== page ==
Shout-out to Lily James, who plays the wistful Natasha Rostova.  But that really isn’t fair because the whole cast deserves endless accolades!

-Tara

The Great British Baking Show

What better place to start our reviews of movies of shows appropriate to pair with a warm cuppa than the mother of all cooking shows: known in the U.S. as the Great British Baking Show and in the U.K. as the Great British Bake-Off.

I am myself not much drawn to competitions in the kitchen, but this show was playing a few years ago before one of my Masterpiece Theater dramas (yes, I queue it up at least an hour early) (yes, it was Downton Abbey), and immediately there was something so very British about it that I was sucked in.

At first, it was the weird pastries, I’m not going to lie. Hitherto  my experience with British baking was limited to the incomprehensible descriptions of meals from the Regency novels I had read.  Cornish what?  Meat pie?  As in meat?  It’s fascinating, I tell you.  All of the little technical perfections that look incredibly unfinished to the American fondant enthusiast soon draw your admiration from the level of skill to the attention to detail.  If the best way to learn a culture is through its food, there’s no better place to start.

There’s no question they’ve got the formula right, too. They meet in a tent on the lawn of an old British manor, for heaven’s sake.  What am I supposed to do with that?  The American eye will be truly stunned by the quaintness of contestants sharing a refrigerator too small for the average home, and by the tiny oven and workspace they are given.  In America, I’m pretty sure every contestant would have their own tent, but it’s so quaint, I promise you, and the sparse supplies amp up the difficulty and competition (as is displayed by the great freezer drama of Season 5, a/k/a Bingate).

Yes, freezer drama is about as bad as it gets on the show.  The contestants are almost without exception lovely, are from all different cultures and backgrounds, and have even been known to help one another.  From the inimitable Paul Hollywood to the incomparable Mary Berry, the judges are just the kind of people that we want to repose our trust in.  Their knowledge is astounding, their snobbery humourous (oops, I just spelled that with a U!), and their decisions generally just.  In keeping with British tradition, there must be a fool to every drama, and our guides Mel and Sue have been cast perfectly.  They’re funny, goofy, comforting, and I just want them to be my friends, okay?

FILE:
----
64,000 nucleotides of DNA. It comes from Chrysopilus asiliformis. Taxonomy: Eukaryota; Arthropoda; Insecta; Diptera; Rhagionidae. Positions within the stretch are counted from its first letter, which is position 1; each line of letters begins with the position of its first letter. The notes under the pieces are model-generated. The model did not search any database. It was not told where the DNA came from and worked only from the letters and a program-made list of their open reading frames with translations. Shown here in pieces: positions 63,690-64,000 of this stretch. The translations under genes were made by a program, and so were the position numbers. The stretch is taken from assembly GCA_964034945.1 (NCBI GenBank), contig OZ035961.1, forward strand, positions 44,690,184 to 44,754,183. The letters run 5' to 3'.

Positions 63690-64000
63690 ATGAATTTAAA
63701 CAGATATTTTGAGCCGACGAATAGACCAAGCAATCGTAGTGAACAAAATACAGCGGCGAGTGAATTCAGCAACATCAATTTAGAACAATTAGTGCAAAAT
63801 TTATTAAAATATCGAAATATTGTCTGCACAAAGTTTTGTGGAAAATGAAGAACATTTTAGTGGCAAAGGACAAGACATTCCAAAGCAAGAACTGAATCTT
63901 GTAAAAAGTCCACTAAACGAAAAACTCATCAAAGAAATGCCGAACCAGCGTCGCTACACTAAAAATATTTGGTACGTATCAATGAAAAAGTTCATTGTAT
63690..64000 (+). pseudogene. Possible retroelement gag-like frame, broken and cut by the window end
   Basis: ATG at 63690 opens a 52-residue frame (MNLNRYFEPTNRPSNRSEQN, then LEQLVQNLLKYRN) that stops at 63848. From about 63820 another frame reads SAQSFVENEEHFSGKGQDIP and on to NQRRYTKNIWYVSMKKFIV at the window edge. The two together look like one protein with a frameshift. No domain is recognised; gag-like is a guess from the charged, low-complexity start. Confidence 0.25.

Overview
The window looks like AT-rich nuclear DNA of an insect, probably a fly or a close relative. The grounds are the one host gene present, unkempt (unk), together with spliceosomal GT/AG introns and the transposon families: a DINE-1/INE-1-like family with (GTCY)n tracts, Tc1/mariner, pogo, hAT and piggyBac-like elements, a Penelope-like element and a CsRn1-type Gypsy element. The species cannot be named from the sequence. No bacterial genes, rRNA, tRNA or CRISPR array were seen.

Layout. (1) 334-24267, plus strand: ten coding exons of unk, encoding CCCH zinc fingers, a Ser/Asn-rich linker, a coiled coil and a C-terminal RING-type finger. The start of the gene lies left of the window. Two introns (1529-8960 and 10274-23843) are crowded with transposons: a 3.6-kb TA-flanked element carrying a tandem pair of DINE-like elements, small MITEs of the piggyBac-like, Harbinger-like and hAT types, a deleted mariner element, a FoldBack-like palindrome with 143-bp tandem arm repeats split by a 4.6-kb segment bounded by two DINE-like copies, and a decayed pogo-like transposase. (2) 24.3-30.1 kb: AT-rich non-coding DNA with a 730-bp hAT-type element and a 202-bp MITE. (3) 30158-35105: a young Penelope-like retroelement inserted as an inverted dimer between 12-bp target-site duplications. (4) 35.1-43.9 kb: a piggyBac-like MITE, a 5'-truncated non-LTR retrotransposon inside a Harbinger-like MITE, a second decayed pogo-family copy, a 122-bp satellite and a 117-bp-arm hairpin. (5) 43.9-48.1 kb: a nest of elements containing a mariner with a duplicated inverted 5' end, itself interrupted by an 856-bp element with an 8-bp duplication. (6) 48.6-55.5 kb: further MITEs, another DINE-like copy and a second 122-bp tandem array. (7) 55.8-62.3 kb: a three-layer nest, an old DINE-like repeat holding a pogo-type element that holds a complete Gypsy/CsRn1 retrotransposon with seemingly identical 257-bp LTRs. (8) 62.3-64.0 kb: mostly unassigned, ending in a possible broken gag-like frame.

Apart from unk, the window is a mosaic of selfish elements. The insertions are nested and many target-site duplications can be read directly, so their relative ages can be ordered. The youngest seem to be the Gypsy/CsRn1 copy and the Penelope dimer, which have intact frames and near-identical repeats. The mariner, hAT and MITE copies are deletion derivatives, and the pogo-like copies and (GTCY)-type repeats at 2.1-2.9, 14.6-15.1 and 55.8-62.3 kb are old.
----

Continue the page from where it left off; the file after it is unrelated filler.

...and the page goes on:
A word of caution: the British seasons run differently from the American, causing some confusion as to which season is next.  My advice: don’t worry too much about it: just watch whatever Netflix gives you.  The order matters but little.  Speaking of, apparently now the show will be produced by Netflix, with only Paul Hollywood returning, and a new Mary, Sue, and Mel.  I haven’t yet seen the new series, but I’ve heard good things.

I’ve got to run – the kettle’s boiling!

-Tara

Welcome!

Welcome!  Tea & Rebellion is a blog by author Tara Cowan.

You will find tidbits about Tara’s books, as well as history, travel, reviews, and likely sweet tea.  Sit back and enjoy a bit of rebellion while you sip!

TARA COWAN has been writing novels since she was seventeen. She is the author of the Torn Asunder Series, including Southern Rain, Northern Fire, and Charleston Tides. A huge lover of all things history, she likes to travel, watch British dramas, read good fiction, and spend time with her family. An attorney, Tara lives in Tennessee and is busy writing her next novel.

TARA holds a Bachelor of Science Degree in Political Science, with minors in English and History, from Tennessee Tech University and a Doctor of Jurisprudence from the University of Tennessee College of Law.

TO CONNECT with Tara, follow her on Instagram, or find her on Facebook or Twitter.